To say we live in a wirelessly connected world feels like a bit of a cliche. Many of us start our days checking smartphones, accessorizing with wearables, and telling Alexa to “play top songs by Nickelback.” Ok, maybe not so much that last one.
The tin cans and wire of days gone by have been replaced by communication protocols like Wi-Fi, Bluetooth, and cellular to provide us seamless connectivity from home to work to…anywhere!
IoT developers today have myriad choices when deciding which network connectivity option is best for them. When you add up all the pros and cons, many are surprised to find cellular as the logical path forward (if not for a primary connection, then as a fallback).
This mature and ubiquitous means of connecting IoT devices is prized for its reliability and reach yet vilified for its traditionally obtuse pricing and relatively low data throughput. In this blog series, we are demystifying cellular and taking a critical look at four key topics related to wireless in the Internet of Things:
- What is Cellular IoT? (that’s this one!)
- The Advantages of Cellular IoT
- Common Applications for Cellular IoT
- Cellular IoT Network and Infrastructure Redundancy
What is Cellular IoT?
Cellular IoT technologies allow physical devices (e.g., sensors, actuators, and their host microcontrollers or single-board computers) to connect to a private network or the public Internet to transmit data.
By leveraging the same infrastructure as mobile phones, cellular IoT takes advantage of the broad availability of existing cellular networks without the power requirements of traditional cellular applications. With 5G just around the corner, cellular IoT is well-positioned to take advantage of higher bandwidth solutions that would normally be allocated to Wi-Fi or wired Ethernet.
When we think about how cellular relates to the Internet of Things, in particular, we stop thinking about just person-to-device cellular connections and instead open up to device-to-device connections (or device <–> person <–> device and every other iteration in between!).
The opportunities for IoT then become limitless. Connected IoT solutions can be everything from streetlights controlled automatically to remotely monitored parking garages to agricultural applications that optimize irrigation and fertilizer usage or Machine Learning solutions that predict anomalies in remote settings.
The Critical Role of LTE-M and NB-IoT
Let’s take a closer look at two key technologies underpinning cellular IoT: LTE-M and NB-IoT.
While 2G/3G protocols are perfectly adequate for many IoT applications, modern IoT generally relies on LTE-M or NB-IoT. The rapid proliferation of these wireless standards is setting us up for a new dawn of IoT connectivity.
These standards were designed from the start around low power consumption, embedded security, and reliability. Combining these technical advantages with existing ubiquitous cellular networks has provided the world with an unparalleled choice for remote IoT connectivity.
What is LTE-M?
You can probably guess that LTE-M is closely related to the popular LTE (Long-Term Evolution) wireless standard. The countries that support LTE encompass a vast list primarily comprised of the Americas and parts of Europe.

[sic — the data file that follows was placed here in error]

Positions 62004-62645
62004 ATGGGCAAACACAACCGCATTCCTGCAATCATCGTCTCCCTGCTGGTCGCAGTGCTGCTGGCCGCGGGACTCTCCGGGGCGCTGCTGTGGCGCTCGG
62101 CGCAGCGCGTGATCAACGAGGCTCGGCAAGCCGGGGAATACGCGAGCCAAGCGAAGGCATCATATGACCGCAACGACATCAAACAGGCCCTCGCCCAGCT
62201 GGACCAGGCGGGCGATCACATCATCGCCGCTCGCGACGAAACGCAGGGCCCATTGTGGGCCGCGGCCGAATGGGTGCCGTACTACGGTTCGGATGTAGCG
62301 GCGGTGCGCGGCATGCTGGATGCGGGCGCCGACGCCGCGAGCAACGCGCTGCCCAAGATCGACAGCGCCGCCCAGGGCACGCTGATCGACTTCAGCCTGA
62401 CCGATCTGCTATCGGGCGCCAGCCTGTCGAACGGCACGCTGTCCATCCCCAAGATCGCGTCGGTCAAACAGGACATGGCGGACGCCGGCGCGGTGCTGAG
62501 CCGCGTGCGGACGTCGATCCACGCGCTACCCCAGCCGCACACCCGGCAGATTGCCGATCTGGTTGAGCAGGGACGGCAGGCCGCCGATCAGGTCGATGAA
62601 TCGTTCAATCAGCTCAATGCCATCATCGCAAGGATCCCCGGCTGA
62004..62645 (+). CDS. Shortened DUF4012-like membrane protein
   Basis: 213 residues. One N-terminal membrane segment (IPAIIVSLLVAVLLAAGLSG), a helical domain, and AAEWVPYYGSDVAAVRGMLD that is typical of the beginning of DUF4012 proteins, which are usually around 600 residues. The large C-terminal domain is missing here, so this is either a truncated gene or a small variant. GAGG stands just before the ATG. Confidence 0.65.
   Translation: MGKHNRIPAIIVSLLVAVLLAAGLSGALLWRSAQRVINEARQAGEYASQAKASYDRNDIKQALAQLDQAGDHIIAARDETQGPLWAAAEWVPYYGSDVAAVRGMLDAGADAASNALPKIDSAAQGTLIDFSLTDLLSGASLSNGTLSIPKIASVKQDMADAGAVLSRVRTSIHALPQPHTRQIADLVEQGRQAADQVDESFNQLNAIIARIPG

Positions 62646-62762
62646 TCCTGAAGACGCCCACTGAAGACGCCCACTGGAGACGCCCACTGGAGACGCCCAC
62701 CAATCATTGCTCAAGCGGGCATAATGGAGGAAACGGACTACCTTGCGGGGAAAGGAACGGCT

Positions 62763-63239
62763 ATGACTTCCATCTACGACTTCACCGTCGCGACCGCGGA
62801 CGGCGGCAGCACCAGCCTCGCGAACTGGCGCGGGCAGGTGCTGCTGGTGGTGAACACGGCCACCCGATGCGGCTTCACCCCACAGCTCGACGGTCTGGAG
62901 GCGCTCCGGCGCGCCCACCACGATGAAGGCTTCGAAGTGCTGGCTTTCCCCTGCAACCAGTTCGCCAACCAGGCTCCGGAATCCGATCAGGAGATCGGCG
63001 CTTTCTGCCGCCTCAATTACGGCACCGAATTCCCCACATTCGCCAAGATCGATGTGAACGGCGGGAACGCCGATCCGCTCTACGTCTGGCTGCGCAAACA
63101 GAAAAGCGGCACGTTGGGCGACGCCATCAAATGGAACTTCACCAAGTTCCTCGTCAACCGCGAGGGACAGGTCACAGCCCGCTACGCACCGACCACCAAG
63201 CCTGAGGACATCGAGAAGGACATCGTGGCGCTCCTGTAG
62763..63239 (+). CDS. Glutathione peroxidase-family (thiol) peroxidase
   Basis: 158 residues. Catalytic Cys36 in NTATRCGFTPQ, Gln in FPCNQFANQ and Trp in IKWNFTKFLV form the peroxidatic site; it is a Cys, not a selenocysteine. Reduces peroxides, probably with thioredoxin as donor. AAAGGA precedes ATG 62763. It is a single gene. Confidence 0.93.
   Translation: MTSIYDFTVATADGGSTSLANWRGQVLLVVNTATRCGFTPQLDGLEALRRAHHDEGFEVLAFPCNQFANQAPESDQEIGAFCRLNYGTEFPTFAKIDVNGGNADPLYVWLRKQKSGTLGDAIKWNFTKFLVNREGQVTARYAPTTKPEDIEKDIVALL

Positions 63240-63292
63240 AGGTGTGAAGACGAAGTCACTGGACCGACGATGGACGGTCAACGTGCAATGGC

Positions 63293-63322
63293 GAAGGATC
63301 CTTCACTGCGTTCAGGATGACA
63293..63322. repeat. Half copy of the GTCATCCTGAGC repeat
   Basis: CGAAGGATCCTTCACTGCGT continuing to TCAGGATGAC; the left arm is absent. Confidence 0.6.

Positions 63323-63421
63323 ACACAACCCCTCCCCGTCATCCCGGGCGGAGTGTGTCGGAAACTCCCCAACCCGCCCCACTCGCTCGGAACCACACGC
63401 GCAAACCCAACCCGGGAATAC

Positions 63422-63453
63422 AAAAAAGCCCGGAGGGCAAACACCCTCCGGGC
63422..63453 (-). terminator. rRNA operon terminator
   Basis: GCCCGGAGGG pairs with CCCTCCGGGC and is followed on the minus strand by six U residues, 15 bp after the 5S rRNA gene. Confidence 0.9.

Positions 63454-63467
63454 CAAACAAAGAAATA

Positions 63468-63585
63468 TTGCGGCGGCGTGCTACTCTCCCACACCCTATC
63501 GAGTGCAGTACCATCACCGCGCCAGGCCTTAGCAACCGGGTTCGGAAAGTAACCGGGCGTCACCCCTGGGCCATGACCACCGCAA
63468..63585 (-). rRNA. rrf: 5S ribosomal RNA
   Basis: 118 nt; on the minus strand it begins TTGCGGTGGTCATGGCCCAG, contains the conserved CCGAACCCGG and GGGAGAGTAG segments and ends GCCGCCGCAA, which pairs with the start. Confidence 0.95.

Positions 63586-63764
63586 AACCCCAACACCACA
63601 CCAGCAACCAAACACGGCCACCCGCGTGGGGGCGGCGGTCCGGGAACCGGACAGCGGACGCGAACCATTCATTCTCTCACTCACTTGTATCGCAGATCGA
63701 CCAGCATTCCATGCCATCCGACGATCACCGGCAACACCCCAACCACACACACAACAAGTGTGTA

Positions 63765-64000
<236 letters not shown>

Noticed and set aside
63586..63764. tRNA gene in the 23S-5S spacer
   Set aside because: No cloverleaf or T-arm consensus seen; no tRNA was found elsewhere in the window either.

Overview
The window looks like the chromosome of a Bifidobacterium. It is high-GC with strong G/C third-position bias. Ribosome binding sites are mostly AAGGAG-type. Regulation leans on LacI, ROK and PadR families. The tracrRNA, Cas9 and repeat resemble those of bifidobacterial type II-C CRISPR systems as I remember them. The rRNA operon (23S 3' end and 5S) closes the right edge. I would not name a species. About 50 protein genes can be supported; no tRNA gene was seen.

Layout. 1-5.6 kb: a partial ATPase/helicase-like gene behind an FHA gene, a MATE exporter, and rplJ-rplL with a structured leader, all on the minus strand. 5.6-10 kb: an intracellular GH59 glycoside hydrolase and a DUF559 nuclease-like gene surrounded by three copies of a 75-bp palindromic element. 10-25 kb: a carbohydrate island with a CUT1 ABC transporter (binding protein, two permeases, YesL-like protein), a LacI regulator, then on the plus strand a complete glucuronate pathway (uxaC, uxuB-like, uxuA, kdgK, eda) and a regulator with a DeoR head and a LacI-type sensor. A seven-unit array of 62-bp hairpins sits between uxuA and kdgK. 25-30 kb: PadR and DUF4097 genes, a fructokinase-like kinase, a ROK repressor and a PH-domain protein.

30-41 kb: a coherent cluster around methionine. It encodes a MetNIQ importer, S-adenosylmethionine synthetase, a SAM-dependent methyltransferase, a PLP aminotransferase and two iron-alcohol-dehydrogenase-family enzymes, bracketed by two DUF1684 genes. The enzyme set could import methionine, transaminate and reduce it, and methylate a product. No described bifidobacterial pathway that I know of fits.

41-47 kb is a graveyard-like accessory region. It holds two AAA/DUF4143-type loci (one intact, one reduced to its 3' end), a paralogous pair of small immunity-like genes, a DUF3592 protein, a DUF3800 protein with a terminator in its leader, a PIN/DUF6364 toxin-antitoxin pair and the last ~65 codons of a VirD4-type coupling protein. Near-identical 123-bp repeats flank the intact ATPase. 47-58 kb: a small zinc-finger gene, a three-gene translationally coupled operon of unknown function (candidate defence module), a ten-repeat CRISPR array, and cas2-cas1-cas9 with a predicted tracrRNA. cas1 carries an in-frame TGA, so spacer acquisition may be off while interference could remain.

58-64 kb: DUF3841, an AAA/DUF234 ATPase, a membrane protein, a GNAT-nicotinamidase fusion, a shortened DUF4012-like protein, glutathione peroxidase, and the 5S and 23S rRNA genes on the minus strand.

LTE-M effectively stands for “Long-Term Evolution for Machines” and allows IoT devices to piggyback on existing LTE networks. It was designed in a power-conscious manner for applications that require low-to-medium data throughput. With a bandwidth of 1.4 MHz (compared to 20 MHz for LTE), LTE-M provides a great range but less throughput than LTE (approximately 375KB down and 300KB up). LTE-M also offers cell tower handoff features, making it a great mobility solution (even across multiple regions).
Asset tracking, wearables, home security, and home/business monitoring are all great examples of Applications for LTE-M in the IoT.
What is NB-IoT?
Considering the Internet of Things is literally part of the name, NB-IoT was designed for the IoT. NB-IoT stands for “Narrowband-IoT” and is great for areas without robust LTE coverage or when bandwidth requirements are relatively minimal. Again, per its name, NB-IoT uses just a narrow band of the full bandwidth available.
Available globally where GSM is the flag-bearer (such as much of Europe, Africa, and Asia), NB-IoT devices consume very little power and provide fewer data throughout than LTE-M (approximately 60KB down and 30KB up). Compared to LTE-M’s bandwidth of 1.4 MHz, NB-IoT operates on 200 kHz, providing a longer range and better indoor penetration.
Certain Applications like smart cities (e.g., parking meters, utility monitoring), parking garages, indoor deployments, and agricultural settings are great examples of suitable NB-IoT implementations.
Where Does 5G Fit?
We’ve all been subject to the hype around 5G. Some of it is warranted, but frankly, the rest is a lot of marketing to get us to buy new phones.
Like the other “xG” standards we’ve gotten used to (2G/3G/4G), 5G is another ladder rung towards faster and stronger network connections. As IoT deployments accelerate in scope and magnitude, one can imagine industrial applications comprised of thousands of devices pushing gigabytes of data every day. 5G will likely be our destination come that time.
What about today? Are you likely to be live-streaming a 4K video with a Raspberry Pi Zero? Probably not, but the opportunity of 5G is intriguing as we look towards the greenfield future of IoT.
Cellular IoT technologies like LTE-M and NB-IoT introduce significant advantages for remote IoT deployments. Growing to become an ideal option for a wide range of applications, especially those in mobile or otherwise unpredictable locations, cellular is a mature, reliable, and logical choice.